The members of the Congregation founded by des Places were secular priests who lived in common, promised obedience to their superiors, and surrendered the income from their ministry to a common fund. His was a teaching society, and its educational activities were to be directed for the most part toward training priests for the domestic and foreign missions. "To this day," writes Doctor Koren, "both the Seminary and the Congregation still exist, but it was the Congregation that later developed, through the vivifying influence of the Venerable Francis Libermann, into the present world-wide organization known as the Holy Ghost Fathers or, more briefly, Spiritans."

The immediate successor of Father des Places was Father James Gamier. Though a young man of twenty-three, he lived but six months after his election. Providence then came forward with the priest destined to rule the Congregation and its works for fifty-three years, 1710-1763. Father Louis Bouic had talent for government and administration, and was able with God's grace to consolidate the young society firmly and build up its defenses against a variety of hostile forces that soon began to threaten its very existence.

Although Kings and Cardinals, Bishops and nobles made frequent gifts to the seminary, most of its support came from the voluntary contributions of the ordinary faithful. A new seminary building was constructed in Paris and dedicated in 1734. To this day it still serves as the Motherhouse of the Congregation. In a struggle with the Jansenists that threatened the seminary with a denial of legal recognition, the society finally won out and, in addition, gained control of the seminary of Verdun. It is worthy of note that not a single one of the priests trained at the Holy Ghost seminary had ever gone over to the Jansenists. For the first time in the history of the Congregation, territories were officially entrusted to its spiritual care, and, for the first time also, members of the Congregation departed for the foreign missions. The missions entrusted to them by the Propaganda were the tiny islands of St. Pierre and Miquelon, off the coast of Newfoundland. The suppression of the Jesuits in France led to the transfer of French Guiana to the Spiritans. A few years later African Senegal came under the spiritual care of the Congregation. These were but the humble beginnings of the mighty missionary effort that was to become the principal work of the Holy Ghost Fathers.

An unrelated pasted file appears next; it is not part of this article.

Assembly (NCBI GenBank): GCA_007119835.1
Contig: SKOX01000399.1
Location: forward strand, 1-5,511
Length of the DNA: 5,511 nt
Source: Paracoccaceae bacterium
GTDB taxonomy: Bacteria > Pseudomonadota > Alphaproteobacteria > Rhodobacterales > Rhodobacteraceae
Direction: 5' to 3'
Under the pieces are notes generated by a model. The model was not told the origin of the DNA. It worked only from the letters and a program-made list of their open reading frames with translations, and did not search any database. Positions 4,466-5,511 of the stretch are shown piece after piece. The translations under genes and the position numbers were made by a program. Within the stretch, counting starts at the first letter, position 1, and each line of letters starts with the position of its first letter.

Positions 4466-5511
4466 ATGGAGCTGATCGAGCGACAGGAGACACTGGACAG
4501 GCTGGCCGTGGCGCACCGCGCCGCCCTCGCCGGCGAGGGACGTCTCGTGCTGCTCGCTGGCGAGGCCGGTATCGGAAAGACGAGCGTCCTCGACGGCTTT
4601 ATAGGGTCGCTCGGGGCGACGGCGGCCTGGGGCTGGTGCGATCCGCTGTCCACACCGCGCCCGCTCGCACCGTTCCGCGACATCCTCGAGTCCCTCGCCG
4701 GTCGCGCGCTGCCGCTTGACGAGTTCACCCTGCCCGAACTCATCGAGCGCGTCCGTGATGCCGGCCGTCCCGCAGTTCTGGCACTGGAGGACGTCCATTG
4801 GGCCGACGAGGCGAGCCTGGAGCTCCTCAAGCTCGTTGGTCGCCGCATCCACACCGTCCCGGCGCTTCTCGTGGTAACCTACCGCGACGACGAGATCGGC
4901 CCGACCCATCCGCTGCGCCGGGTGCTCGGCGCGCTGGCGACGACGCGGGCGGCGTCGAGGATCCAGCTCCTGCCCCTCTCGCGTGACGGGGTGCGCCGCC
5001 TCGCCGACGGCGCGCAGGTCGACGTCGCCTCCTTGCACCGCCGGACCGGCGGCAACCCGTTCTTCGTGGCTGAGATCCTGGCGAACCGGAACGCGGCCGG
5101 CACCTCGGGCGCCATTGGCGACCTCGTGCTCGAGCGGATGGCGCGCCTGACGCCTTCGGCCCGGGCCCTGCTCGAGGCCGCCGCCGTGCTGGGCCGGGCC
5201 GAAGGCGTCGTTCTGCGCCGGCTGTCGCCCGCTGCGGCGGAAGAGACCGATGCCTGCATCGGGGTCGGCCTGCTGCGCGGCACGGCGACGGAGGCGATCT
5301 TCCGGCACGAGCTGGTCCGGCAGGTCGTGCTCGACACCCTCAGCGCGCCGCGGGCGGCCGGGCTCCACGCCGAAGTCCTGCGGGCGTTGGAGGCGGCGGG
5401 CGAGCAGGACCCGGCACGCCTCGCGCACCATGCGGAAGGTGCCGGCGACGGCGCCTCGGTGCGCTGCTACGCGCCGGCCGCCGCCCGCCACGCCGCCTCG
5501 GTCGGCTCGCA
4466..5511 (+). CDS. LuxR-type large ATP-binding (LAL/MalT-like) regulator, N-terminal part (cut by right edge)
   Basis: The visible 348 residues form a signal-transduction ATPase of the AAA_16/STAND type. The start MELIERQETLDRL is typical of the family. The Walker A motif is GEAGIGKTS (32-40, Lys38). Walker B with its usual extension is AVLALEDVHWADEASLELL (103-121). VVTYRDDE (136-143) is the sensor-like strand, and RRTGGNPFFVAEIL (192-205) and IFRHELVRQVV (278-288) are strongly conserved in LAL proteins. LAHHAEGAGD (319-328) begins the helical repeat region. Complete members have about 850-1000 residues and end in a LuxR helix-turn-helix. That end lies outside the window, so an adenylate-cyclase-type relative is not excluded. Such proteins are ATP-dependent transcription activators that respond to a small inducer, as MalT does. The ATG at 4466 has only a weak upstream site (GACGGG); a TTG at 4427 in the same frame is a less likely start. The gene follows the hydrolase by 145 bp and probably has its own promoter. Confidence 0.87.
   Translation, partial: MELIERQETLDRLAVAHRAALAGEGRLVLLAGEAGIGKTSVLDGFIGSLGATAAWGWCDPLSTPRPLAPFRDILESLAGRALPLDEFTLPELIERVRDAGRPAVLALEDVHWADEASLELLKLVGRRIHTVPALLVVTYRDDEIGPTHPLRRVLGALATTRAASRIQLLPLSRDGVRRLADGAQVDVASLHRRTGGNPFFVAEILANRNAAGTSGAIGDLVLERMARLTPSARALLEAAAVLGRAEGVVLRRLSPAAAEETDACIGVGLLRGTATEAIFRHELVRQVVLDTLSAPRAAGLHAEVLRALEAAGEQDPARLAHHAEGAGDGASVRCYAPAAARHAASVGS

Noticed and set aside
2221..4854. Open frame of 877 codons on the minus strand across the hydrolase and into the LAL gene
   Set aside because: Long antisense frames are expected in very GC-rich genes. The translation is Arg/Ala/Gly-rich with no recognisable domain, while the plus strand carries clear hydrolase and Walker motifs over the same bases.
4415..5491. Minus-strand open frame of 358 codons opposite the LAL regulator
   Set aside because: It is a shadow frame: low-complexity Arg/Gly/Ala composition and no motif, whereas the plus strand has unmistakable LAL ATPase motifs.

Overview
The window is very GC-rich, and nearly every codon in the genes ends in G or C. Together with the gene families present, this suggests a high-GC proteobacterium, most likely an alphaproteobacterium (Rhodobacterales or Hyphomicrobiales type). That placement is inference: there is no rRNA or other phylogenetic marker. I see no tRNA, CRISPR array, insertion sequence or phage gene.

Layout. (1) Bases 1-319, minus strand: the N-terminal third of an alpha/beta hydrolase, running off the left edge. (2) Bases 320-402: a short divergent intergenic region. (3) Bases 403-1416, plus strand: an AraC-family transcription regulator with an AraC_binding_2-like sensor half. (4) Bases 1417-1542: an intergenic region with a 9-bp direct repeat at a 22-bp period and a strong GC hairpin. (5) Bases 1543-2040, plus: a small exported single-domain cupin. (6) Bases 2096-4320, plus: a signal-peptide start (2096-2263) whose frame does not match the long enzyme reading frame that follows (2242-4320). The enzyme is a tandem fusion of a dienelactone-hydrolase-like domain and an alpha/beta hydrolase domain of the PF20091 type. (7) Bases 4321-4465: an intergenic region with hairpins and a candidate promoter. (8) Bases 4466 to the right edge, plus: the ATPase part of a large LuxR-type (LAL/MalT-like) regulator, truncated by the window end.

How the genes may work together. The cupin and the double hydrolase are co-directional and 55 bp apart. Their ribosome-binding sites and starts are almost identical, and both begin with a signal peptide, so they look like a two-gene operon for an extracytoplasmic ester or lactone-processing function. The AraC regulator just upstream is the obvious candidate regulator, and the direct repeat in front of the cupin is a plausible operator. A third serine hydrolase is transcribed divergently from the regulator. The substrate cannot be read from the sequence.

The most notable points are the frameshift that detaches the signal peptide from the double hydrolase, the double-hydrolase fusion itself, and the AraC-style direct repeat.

The French Revolution led quickly to the sequestration of the Congregation's assets. This was followed by outright suppression on August 10, 1792. The very existence of the Congregation vanished before the law, but not a single Holy Ghost Father took the schismatic oath demanded of the clergy by the Revolutionary Government. During the period from 1703 to 1792 the Spiritans had educated and trained about 1,600 priests in their Paris seminary alone. "Throughout France and far beyond its borders," writes Doctor Koren, "Spiritans were known for their unshakable adherence to the Holy See, their purity of doctrine, and the careful way in which they trained students in the duties and virtues of the priestly life."

Father James Bertout (1753-1832) was elected Assistant to the General in 1787. In that capacity he had witnessed the horrors of the Revolution. In 1802 he took advantage of the opportunity offered, through peace between Church and State, to seek for the restoration of the Congregation. The badly scattered members showed little interest in the project, but Father Bertout almost single handedly effected what is now known as the first restoration of the Congregation. His victory was far from complete. Napoleon smiled upon his request for restoration, but Napoleon's smile was a fickle thing. After Napoleon's defeat in 1815 a royal decree of February 3, 1816, proclaimed the re-establishment of the Congregation and officially charged it with providing clergy for all French colonies.